Note: Posttreatment results are available in Cohen, J. A., Deblinger, E., Mannarino, A. P., & Steer, R. A. (2004). A multisite, randomized controlled trial for children with sexual abuse-related PTSD symptoms. Journal of the American Academy of Child and Adolescent Psychiatry, 43(4), 393-402. The purpose of the study was to evaluate the efficacy of child and caregiver participation through the use of Trauma-Focused Cognitive-Behavioral Therapy (TF-CBT) in a sample of children with histories of sexual abuse trauma and posttraumatic stress disorder (PTSD). Participants were randomly assigned to receive TF-CBT or child-centered therapy (CCT). Measures utilized include the Kiddie Schedule for Affective Disorders for School-age Children-Present and Lifetime Version (K-SADS-PL-PTSD) PTSD subscale, the Children’s Depression Inventory (CDI), the State-Trait Anxiety Inventory for Children (STAIC), the Children’s Attributions and Perceptions Scale (CAPS), the Child Behavior Checklist for Ages 6-18 (CBCL/6-18), the Child Sexual Behavior Inventory (CSBI), the Beck Depression Inventory (BDI), the Parent’s Emotional Reaction Questionnaire (PERQ), and the Parenting Practices Questionnaire (PPQ). Results indicate that children treated with TF-CBT had significantly fewer symptoms of PTSD and described less shame than the children who had been treated with CCT at both 6 and 12 months. The caregivers who had been treated with TF-CBT also continued to report less severe abuse-specific distress during the follow-up period than those who had been treated with CCT. Multiple traumas and higher levels of depression at pretreatment were positively related to the total number of PTSD symptoms at posttreatment for children assigned to CCT only. Limitations include that the sample is not representative of all children who have experienced sexual abuse, and  the brief follow-up period.

Length of controlled postintervention follow-up: 12 months.

Deblinger, E., Mannarino, A. P., Cohen, J. A., Runyon, M. K., & Steer, R. A. (2011). Trauma-Focused Cognitive Behavioral Therapy for children: Impact of the trauma narrative and treatment length. Depression and Anxiety, 28(1), 67–75. https://doi.org/10.1002/da.20744

Type of Study: Randomized controlled trial
Number of Participants: 210

Population:

  • Age — 4-11 years
  • Race/Ethnicity — 65% Caucasian, 14% African-American, 14% Other, and 7% Hispanic
  • Gender — 61% Female and 39% Male
  • Status — Participants were mothers and children with histories of sexual abuse trauma and posttraumatic stress disorder.

Location/Institution: Pittsburgh, PA and Stratford, NJ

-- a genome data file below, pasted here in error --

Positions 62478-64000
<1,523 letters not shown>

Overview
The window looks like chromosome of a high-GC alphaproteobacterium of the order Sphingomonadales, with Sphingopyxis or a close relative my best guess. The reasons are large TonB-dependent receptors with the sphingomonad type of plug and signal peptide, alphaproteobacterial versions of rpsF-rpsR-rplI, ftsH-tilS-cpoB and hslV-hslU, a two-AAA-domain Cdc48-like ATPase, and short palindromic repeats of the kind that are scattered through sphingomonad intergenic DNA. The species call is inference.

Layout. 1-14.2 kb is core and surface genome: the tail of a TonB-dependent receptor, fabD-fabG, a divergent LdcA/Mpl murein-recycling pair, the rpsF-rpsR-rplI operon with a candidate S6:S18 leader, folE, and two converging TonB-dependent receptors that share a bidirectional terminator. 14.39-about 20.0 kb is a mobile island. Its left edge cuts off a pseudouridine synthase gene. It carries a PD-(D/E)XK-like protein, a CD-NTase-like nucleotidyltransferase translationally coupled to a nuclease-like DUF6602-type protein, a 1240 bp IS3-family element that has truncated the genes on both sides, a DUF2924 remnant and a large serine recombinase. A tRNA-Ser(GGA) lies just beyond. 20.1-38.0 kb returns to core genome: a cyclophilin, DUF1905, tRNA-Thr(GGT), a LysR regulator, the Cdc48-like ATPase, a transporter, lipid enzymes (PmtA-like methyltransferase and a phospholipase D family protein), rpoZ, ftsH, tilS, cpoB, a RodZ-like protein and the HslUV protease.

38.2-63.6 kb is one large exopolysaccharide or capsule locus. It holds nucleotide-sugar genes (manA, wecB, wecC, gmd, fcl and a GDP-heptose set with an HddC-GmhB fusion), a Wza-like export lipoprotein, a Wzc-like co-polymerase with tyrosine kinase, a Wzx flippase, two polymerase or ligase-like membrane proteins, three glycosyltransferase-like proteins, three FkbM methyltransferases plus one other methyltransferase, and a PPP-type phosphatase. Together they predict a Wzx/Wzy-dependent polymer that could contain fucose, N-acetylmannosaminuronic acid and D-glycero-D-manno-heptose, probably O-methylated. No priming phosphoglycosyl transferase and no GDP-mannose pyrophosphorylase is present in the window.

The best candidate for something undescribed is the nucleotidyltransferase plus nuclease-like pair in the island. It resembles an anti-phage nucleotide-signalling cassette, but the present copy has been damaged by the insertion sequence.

Summary: (To include basic study design, measures, results, and notable limitations)
The purpose of the study was to determine the differential effects of Trauma-Focused Cognitive-Behavioral Therapy (TF-CBT) with or without the trauma narrative (TN) component in 8 versus 16 sessions in a sample of children with histories of sexual abuse trauma and posttraumatic stress disorder (PTSD). Participants were randomly assigned to one of four treatment conditions: 8 sessions with no TN component, 8 sessions with TN, 16 sessions with no TN, and 16 sessions with TN. Measures utilized include the Schedule for Affective Disorders and Schizophrenia for School-Age Children-Present and Lifetime Version (K-SADS), Beck Depression Inventory (BDI), Child Behavior Checklist (CBCL) for Ages 1.5-5 (CBCL/1.5-5) or Child Behavior Checklist for Ages 6-18 (CBCL/6-18), and the Children’s Depression Inventory (CDI). Results indicate that TF-CBT, regardless of the number of sessions or the inclusion of a TN component, was effective in improving participant symptomatology as well as parenting skills and the children’s personal safety skills. The eight-session condition that included the TN component seemed to be the most effective and efficient means of reducing parents’ abuse-specific distress as well as children’s abuse-related fear and general anxiety. On the other hand, parents assigned to the 16-session, no TN component condition reported greater increases in effective parenting practices and fewer externalizing child behavioral problems at posttreatment. Limitations include the lack of a postintervention follow-up.

Length of controlled postintervention follow-up: None.

Cohen, J. A., Mannarino, A. P., & Iyengar, S. (2011). Community treatment of posttraumatic stress disorder for children exposed to intimate partner violence. Archives of Pediatrics & Adolescent Medicine, 165(1), 16–21. https://doi.org/10.1001/archpediatrics.2010.247

Type of Study: Randomized controlled trial
Number of Participants: 124

Population:

  • Age — 7-14 years
  • Race/Ethnicity — 56% Caucasian, 33% African American, and 11% Biracial
  • Gender — 51% Female and 49% Male
  • Status — Participants were children with mental health symptoms whose mothers had been referred to an intimate partner violence center.

Location/Institution: Pittsburgh, PA

Summary: (To include basic study design, measures, results, and notable limitations)